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China Greets Obama's Re-Election With Muted Relief

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China Greets Obama's Re-Election With Muted Relief

Asia

China Greets Obama's Re-Election With Muted Relief

China Greets Obama's Re-Election With Muted Relief

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Among Chinese citizens, there is a sense of frustration and fascination that Americans have the right to vote for their own leaders.

STEVE INSKEEP, HOST:

In China, President Obama's re-election has been greeted with muted relief, as NPR's Louisa Lim reports from Beijing.

LOUISA LIM, BYLINE: As the vote closed in the U.S., ballots were still being cast in Beijing at a mock voting booth at the U.S. embassy's election party. For Chinese students like Lily Zhang and Zhang Weiwen, the novelty of voting was a heady experience.

LILY ZHANG: It was great. The first time I vote for the American president. That's very amazing and I'm very honored.

LIM: So who did you vote for?

ZHANG: Obama.

LIM: Why?

ZHANG WEIWEN: I think he's cute. Even though this is not a real vote, I feel excited because I have the right and it was very important.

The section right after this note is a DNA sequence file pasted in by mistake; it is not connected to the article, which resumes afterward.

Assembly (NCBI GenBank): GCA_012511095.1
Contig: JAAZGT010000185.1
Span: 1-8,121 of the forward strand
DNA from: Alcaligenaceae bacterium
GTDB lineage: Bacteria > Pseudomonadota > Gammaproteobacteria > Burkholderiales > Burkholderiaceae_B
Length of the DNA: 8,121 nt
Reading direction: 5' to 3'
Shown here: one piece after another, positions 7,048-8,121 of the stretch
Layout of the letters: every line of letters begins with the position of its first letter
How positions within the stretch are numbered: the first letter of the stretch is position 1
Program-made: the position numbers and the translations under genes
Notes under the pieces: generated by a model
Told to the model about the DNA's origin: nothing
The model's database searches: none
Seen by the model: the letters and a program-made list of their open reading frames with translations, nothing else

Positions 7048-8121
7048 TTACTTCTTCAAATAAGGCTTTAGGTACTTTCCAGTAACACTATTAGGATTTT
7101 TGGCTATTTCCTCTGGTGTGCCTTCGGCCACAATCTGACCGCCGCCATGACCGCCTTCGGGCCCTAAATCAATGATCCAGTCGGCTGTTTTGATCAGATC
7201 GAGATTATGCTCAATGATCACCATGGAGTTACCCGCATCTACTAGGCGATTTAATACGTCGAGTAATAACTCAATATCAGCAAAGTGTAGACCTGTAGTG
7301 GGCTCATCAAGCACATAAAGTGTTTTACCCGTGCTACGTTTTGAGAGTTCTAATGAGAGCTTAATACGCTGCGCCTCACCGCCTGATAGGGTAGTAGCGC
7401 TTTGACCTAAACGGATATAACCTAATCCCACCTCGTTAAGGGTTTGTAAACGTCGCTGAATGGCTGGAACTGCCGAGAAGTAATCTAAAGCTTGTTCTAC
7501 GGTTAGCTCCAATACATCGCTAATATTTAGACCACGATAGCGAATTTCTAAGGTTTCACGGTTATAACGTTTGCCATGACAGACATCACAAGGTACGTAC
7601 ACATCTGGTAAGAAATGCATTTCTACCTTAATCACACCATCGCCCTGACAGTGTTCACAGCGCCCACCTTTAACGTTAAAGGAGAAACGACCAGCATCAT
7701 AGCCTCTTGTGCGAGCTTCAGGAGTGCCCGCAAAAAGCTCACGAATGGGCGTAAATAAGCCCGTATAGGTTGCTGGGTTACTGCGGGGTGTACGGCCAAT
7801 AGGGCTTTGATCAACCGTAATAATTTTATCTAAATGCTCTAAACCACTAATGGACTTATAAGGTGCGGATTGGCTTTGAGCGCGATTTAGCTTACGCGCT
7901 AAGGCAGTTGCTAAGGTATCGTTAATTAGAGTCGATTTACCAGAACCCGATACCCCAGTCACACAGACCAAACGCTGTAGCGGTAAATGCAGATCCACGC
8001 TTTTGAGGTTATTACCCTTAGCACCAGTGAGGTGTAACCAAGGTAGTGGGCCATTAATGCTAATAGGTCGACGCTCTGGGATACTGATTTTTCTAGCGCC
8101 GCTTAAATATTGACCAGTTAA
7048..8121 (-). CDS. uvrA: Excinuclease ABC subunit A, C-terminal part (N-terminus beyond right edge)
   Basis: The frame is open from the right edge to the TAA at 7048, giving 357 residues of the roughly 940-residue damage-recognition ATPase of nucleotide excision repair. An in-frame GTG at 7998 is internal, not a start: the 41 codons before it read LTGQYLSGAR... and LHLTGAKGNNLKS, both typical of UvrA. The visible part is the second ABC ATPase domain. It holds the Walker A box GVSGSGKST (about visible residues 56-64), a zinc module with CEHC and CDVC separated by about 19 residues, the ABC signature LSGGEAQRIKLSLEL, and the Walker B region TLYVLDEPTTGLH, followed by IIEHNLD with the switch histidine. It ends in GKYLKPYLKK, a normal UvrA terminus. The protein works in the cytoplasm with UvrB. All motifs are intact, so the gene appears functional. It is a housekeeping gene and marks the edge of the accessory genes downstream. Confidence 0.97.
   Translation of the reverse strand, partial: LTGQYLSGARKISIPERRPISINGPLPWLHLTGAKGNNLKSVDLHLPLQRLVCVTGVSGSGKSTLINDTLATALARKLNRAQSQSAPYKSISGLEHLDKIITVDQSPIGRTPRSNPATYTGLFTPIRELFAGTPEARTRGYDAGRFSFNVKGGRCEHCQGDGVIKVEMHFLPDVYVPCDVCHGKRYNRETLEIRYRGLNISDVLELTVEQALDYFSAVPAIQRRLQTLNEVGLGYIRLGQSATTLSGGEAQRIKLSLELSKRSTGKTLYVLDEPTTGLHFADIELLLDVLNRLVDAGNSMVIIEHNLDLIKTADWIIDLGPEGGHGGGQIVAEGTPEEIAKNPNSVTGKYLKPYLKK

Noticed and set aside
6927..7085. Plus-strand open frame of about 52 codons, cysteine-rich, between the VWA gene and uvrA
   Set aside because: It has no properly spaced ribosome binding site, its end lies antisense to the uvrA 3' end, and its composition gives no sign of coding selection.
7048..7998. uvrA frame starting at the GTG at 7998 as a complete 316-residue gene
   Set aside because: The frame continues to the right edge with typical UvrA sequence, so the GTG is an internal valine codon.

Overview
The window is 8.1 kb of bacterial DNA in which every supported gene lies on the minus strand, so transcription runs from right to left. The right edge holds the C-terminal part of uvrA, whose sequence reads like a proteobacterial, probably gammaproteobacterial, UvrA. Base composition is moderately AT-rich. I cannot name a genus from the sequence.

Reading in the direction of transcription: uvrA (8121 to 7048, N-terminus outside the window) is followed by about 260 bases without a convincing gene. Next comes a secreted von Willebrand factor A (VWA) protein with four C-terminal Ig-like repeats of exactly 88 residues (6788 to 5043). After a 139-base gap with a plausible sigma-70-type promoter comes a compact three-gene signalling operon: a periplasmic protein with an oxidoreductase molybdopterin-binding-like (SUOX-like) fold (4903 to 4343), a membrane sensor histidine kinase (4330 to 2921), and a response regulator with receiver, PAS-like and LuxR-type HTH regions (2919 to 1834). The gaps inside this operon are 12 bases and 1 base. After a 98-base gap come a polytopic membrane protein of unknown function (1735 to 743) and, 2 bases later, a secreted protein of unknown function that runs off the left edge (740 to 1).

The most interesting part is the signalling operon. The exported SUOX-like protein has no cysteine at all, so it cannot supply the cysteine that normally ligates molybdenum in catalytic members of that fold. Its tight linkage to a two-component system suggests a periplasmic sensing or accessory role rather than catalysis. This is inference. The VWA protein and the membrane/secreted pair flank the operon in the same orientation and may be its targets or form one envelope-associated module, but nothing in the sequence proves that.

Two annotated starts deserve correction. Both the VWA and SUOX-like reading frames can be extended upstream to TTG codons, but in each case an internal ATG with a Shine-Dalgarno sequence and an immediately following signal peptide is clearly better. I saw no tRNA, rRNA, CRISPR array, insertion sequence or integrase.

LIM: On the other side of the room, guests posed with cardboard cutouts of the two challengers. Throughout the campaign, China's not expressed a preference either way. But a big cheer echoed through the room after the networks began calling for President Obama. It's just one day before China's political event of the decade, a party congress where power will be handed over to a new generation of leaders.

Author Zhang Lijia believes the coincidence of timing has highlighted the gap between the two political systems.

ZHANG LIJIA: There's always a sense of frustration, but also fascination with America. You know, people can have the right to vote for leaders, while we don't. But I think that the timing made the frustration more acute.

(APPLAUSE)

LIM: The excitement about the mock vote stands in sharp contrast to political apathy on the streets of Beijing. Seen from the Chinese capital, the U.S. election is a stark reminder of the elite nature of Chinese politics, reminding many Chinese about the lack of popular participation in their country's future. Louisa Lim, NPR News, Beijing.

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